Aces on Bridge — Daily Columns

The Aces on Bridge: Friday, March 16th, 2018

This is not the end; it is not the beginning of the end. But it is perhaps the end of the beginning.

William Churchill

N North
Both ♠ Q J 10 2
 A 9
 K 7 6 5
♣ Q J 2
West East
♠ 6
 K Q J 8 3
 Q J 9 8 3
♣ A 7
♠ K 7 5 3
 7 4 2
♣ 10 9 8 5 3
♠ A 9 8 4
 10 6 5
 A 4 2
♣ K 6 4
South West North East
    1 Pass
1 ♠ 2 2 ♠ 3
4 ♠ All pass    


One of my regular correspondents published this deal from his first round loss in the 2017 Vanderbilt Trophy in Kansas City, Missouri. Both tables received the same lead against four spades. However, one team made the wrong play but recovered to take home the bacon, while the other team started well but ended up sleeping with the fishes.

After the heart king lead against four spades, both declarers won the heart ace, though ducking might be right. Both now played the spade queen-jack, ducked, to get the good-bad news. What next?

At one table, declarer played the club queen, and when West won to play the heart queen, the defense was now over. What would have been better? West must play the diamond queen instead of the heart queen. Declarer can win the diamond king to lead a heart, but West takes this and plays the diamond jack, allowing East to pitch his last heart. Curtains for declarer!

In the other room, South correctly played the heart nine after discovering the 4-1 trump split. West won and shifted to the diamond queen. How should declarer have played?

To avoid the killing defense seen in the other room, South should win the diamond king, lead a spade to the nine, ruff his last heart in dummy and lead a low club to the king. If this holds, declarer will draw trumps, so West takes his ace and forces South with a heart. Declarer ruffs, crosses to a club and leads a diamond toward his hand. East can score only his trump trick.

Facing a balancing double, the cue-bid does not normally promise a second call facing any minimum action by the doubler. So here, a call of two spades by you would not be forcing, and since you do not have anything more than a minimum opener, there is no reason to drive to game. With an extra queen you might cue-bid to set up a game force.


♠ Q J 10 2
 A 9
 K 7 6 5
♣ Q J 2
South West North East
  1 Pass Pass
Dbl. Pass 2 Pass

For details of Bobby Wolff’s autobiography, The Lone Wolff, contact If you would like to contact Bobby Wolff, please leave a comment at this blog.
Reproduced with permission of United Feature Syndicate, Inc., Copyright 2018. If you are interested in reprinting The Aces on Bridge column, contact


Patrick CheuMarch 30th, 2018 at 10:37 am

Hi Bobby,Re BWTA,If South has QJTx Ax KJxx QJx or QJTx Ax Kxxx KJx,3S to invite? Regards~Patrick.

Bruce karlsonMarch 30th, 2018 at 12:14 pm

‘William Churchill” ? Sir Winston’s previously unknown ghost writer? Surprised we have not yet heard from across the pond regarding William.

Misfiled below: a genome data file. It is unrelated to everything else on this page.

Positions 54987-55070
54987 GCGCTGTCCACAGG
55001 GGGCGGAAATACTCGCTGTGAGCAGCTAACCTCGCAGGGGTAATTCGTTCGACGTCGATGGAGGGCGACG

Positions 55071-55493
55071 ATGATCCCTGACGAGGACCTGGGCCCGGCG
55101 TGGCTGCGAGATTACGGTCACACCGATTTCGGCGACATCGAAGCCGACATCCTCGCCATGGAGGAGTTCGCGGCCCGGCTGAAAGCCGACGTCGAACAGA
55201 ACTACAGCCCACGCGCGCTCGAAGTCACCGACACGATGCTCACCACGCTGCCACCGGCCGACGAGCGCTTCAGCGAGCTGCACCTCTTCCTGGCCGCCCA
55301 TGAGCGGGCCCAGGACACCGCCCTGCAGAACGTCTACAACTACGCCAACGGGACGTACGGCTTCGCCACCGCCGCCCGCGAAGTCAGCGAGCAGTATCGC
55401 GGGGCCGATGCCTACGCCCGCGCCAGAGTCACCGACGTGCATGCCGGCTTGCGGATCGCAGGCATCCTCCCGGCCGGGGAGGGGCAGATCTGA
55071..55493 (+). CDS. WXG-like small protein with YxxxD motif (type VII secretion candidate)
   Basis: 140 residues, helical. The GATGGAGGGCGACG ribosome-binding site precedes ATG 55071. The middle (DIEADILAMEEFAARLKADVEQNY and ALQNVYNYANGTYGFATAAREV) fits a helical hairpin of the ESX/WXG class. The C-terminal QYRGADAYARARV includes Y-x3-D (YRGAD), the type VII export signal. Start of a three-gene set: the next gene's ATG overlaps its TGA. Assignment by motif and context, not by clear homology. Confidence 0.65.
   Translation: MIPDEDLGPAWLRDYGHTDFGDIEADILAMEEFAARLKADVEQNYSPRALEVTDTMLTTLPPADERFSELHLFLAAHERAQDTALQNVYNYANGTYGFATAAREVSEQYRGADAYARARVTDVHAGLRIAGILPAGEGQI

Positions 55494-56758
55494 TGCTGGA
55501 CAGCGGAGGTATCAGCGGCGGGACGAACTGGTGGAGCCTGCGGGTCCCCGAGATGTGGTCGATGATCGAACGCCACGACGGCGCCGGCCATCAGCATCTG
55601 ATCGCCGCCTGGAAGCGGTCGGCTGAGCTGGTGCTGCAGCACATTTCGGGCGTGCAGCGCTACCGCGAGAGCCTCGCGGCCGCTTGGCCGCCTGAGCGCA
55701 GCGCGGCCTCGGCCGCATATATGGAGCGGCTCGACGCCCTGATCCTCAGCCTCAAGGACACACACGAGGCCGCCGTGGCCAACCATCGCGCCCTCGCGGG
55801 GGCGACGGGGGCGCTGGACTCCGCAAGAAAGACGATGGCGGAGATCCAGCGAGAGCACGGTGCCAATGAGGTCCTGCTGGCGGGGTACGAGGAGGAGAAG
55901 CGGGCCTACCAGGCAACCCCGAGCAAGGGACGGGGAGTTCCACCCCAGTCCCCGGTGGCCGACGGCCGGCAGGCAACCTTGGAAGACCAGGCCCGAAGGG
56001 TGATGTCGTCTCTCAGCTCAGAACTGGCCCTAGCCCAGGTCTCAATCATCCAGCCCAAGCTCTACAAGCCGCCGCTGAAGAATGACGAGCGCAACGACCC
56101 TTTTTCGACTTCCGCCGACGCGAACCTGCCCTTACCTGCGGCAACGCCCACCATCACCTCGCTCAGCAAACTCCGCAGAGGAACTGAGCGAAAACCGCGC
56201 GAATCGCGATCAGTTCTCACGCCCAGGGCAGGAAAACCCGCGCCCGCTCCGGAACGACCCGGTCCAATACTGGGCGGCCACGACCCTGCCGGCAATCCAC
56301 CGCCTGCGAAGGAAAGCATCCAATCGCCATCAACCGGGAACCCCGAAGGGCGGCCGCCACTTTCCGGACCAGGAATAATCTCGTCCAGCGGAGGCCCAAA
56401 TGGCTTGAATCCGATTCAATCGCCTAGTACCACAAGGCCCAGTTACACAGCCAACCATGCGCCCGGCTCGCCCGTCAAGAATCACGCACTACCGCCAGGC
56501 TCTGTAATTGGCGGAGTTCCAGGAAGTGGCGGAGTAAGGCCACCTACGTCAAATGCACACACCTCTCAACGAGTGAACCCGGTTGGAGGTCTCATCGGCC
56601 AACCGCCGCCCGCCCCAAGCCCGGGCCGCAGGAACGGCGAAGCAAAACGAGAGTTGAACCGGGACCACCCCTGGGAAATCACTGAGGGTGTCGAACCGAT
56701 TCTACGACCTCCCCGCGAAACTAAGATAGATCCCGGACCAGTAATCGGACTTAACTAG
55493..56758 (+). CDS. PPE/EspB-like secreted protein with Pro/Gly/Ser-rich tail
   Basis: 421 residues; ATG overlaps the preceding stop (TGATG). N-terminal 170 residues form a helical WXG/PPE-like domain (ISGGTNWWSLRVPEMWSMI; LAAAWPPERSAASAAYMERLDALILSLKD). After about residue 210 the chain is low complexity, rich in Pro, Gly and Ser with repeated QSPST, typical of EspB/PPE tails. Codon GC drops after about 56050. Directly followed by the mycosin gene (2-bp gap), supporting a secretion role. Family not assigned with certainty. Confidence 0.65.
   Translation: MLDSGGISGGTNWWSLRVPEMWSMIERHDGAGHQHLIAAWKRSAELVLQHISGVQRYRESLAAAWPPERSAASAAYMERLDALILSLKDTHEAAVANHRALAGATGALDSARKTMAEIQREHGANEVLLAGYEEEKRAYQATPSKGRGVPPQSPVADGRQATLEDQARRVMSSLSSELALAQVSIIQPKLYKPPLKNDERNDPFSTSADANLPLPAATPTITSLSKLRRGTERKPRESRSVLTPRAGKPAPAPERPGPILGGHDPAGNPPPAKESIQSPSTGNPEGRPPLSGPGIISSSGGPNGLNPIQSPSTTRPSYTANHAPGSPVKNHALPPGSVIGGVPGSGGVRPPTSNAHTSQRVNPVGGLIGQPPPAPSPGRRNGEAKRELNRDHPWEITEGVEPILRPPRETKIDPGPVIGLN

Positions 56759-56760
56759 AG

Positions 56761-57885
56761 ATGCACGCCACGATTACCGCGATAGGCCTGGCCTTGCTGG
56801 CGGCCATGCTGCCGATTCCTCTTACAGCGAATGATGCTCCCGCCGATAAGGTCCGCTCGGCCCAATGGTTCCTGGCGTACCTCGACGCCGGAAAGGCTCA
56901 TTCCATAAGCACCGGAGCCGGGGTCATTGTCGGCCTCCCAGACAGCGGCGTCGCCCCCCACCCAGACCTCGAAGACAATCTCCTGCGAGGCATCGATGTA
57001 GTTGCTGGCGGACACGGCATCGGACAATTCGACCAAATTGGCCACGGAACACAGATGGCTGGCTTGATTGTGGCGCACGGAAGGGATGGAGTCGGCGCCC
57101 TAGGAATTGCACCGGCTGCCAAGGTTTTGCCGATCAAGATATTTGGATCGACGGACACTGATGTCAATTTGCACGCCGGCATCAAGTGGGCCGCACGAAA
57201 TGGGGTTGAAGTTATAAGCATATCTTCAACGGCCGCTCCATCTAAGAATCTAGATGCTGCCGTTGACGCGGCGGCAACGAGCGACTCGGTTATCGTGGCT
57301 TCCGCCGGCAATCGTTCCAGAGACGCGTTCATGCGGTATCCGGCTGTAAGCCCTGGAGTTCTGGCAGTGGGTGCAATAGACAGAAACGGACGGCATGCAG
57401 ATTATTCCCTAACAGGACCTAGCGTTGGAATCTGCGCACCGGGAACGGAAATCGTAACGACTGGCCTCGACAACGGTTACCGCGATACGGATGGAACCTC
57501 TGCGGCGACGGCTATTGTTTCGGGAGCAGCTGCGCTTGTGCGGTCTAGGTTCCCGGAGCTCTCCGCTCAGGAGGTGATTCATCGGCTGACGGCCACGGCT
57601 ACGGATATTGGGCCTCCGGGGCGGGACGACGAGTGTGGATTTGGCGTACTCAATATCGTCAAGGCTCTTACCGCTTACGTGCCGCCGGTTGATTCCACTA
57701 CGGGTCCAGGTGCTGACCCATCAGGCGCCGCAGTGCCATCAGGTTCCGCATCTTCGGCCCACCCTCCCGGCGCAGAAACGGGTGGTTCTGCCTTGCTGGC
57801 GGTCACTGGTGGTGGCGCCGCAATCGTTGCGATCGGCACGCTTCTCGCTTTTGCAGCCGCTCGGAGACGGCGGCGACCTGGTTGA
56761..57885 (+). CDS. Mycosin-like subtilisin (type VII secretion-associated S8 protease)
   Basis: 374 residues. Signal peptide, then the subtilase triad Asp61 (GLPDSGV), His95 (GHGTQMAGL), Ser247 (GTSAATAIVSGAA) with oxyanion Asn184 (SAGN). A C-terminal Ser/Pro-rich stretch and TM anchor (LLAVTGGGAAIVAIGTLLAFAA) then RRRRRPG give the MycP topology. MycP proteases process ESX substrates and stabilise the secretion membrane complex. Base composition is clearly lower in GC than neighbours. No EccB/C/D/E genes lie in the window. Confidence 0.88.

Bill CubleyMarch 30th, 2018 at 1:43 pm


Bobby was thinking of me. There is a hamlet (too small to be a village) in Derbyshire named Great Cubley. 😉

While I hope Bobby will confirm this theory I expect the usual correction. Please go see “Darkest Hour.” It is very good about Winston Churchill.

Bobby WolffMarch 30th, 2018 at 2:21 pm

Hi Patrick,

Your query is a question, which quietly and quixotically travels quickly to the quirk.

Methinks, though methodically, and minutely, the mention of a minuscule more is not much motivation, to move to momentum, mostly meaning to a mine-field, minus manner.

Bobby WolffMarch 30th, 2018 at 2:49 pm

Hi Bruce and Bill,

Judy and I recently saw the “Darkest Hour” and loved it.

No doubt “Winnie” deserved winning a glorious award he received, no doubt posthumously, as the leading world figure of the 20th Century, by, playing such an enormous part in motivating the Brits to NEVER (of course during WWII in May, 1940), even in the face of enormous negative odds, to accept defeat and surrender.

However, during the movie there was absolutely no mention of William Churchill making me, though quite sadly, to ponder, how soon we forget and Winston become William.

Please forgive and next time I visit London, I’ll be sure to visit in Derbyshire the “Great Cubley”.

Iain ClimieMarch 30th, 2018 at 4:46 pm

Hi Bobby,

Gremlins again, I suspect, although I should have spotted this. Also remember that Churchill’s mum was American while Wallis Simpson unexpectedly helped Britain. Edward VIII was a Nazi sympathiser (!) but was forced to give up the British throne to marry Mrs. Simpson. The country might have been very awkwardly placed constitutionally if he had stayed as King, even though his actual power was limited.

Britain as its quirky pace names including (honestly) Pratts Bottom in Kent. I even went out with a girl from there many, many years ago.



Bobby WolffMarch 30th, 2018 at 5:51 pm

Hi Iain,

Wallis Simpson was possibly the first name I learned to remember when my parents found for me my first dog, when both the dog (a beautiful Belgium Shepard) and I were almost exactly the same age, four, and was then named Wally Simpson, in honor of the soon abdicated British King’s new wife.

Even today, few years since, I sometimes wake up in horror when I dream of squirting Wally with the garden hose (a torture I am still ashamed of) and one poor Wally obviously hated.

Oh well, I always heard that confessions are good for the soul.

Also, perhaps those quirky village names are helpful on one’s brain as he tries to remember the beauties he meets along life’s journey.

LeomaApril 4th, 2018 at 4:00 am

Não há jeito fácil para se perder peso rápido.